With the risk model, I can balance one stock that benefits from a certain change with another stock that's hurt by it. For example, take an energy stock, which has a positive relation to the price of oil. We would look for another stock that has the opposite exposure -- say, an airline or chemical company -- to neutralize the oil price effect.
How do you operate the fund on a day-to-day basis?
The models are run automatically every day on all 5,000 companies. Every four to five weeks, we'll have a set of buys and sells to rebalance the portfolio. We make sure the data is correct and the reason to buy or sell is valid. We also check to see if companies in the portfolio are involved in mergers and acquisitions, investigations, or other events outside the scope of our models.
Ultimately, Duy and I decide whether something we've discovered is enough to override the system. We execute the buys and sells all at once in a program trade.
When do you sell a stock?
Our sell discipline is the opposite of our buy discipline. The stocks are reevaluated every day; if they start to deteriorate, particularly on the forecasting side, we would think about lightening our exposure.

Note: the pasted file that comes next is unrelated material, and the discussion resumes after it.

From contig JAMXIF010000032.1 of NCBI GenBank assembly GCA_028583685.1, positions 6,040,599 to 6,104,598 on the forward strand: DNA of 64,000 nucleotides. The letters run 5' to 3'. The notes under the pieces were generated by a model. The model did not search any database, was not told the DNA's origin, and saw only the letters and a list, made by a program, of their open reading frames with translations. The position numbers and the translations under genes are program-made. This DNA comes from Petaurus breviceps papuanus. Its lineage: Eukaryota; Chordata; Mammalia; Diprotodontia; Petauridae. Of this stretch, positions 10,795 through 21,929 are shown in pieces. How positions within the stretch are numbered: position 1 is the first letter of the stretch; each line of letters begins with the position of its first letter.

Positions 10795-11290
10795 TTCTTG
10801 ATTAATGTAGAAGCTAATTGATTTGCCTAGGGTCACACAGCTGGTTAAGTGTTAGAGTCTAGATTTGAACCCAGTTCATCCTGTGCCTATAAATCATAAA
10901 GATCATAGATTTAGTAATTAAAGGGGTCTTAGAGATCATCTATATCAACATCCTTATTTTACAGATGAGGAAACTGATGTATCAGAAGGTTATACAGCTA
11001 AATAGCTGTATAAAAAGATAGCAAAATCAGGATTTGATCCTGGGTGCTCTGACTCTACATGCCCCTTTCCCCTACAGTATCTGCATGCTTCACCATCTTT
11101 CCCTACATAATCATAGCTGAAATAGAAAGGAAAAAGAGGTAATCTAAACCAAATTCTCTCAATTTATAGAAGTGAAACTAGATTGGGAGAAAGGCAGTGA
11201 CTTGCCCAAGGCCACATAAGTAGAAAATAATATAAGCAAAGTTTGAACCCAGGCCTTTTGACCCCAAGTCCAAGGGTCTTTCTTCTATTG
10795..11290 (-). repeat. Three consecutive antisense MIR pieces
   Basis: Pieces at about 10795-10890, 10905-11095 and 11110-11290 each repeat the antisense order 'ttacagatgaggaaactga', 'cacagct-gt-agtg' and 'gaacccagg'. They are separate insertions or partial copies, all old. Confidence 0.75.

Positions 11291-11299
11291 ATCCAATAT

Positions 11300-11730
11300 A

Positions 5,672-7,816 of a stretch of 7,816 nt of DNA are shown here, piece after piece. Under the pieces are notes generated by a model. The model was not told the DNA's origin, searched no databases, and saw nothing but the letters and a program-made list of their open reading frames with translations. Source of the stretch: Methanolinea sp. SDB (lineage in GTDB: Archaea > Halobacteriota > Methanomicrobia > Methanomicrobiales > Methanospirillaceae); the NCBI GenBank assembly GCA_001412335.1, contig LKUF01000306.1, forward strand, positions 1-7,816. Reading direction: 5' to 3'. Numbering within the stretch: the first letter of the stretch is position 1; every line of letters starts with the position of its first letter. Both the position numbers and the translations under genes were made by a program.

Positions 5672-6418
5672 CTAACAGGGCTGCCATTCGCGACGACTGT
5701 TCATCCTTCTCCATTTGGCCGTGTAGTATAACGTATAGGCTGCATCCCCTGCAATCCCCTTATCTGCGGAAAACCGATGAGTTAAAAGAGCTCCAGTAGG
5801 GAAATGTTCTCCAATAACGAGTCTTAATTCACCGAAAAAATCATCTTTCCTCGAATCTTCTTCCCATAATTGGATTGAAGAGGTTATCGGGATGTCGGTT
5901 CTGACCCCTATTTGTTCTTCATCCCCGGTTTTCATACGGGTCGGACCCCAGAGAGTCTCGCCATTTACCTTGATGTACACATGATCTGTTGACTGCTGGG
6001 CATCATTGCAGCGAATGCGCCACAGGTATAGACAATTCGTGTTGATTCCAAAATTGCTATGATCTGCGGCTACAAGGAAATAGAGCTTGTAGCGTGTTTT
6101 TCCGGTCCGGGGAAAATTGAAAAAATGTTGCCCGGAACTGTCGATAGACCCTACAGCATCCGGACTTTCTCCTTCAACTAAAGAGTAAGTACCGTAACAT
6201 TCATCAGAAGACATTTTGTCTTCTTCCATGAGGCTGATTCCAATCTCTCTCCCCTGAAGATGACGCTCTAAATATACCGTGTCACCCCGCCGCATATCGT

What's your benchmark?
We use the MSCI World Index of developed market equities. Our sector and regional allocations are close to those of the benchmark.
Are there any areas or sectors that you avoid?
No, we try to keep the companies in each sector with the best chance of outperforming.
Could you take a top holding and discuss how it reflects your investment style?
We bought a medium position in a gaming company called Greek Organization of Football. The stock has since grown. The company got new contracts to offer betting on dog races, which analysts felt would be beneficial, and so increased their earnings estimates. This company fits into the risk metrics of the portfolio because it covers the consumer products sector and it's also a mid-cap European stock.
Do you expect to benefit from the growing trend toward international investing?
Unfortunately, a lot of investors chase returns. With international stocks strong in 2005 and, to an extent, in 2004, we're going to see a lot more exposure to those types of products.
Investors should always have a significant portion of their assets in international stocks. I believe U.S. investors have invested less than 5% of their equity portfolios in non-U.S. equities, which represent some 50% of the global market. So there's a lot of room to grow that percentage.
What's your outlook for various foreign markets?
My opinion is that the lion's share of the returns are going to come from non-North American equities -- Japan, Europe, and maybe the U.K. The caveat is that this is my opinion; I don't base our portfolio's holdings on it.
While U.S. stocks outperformed international equities throughout most of the 1990s, non-U.S. equities outperformed through most of the 1980s. You can have these long-term cycles where one part of the world outperforms the other. If you believe in cycles like that, we're probably getting into one where international stocks will be more attractive.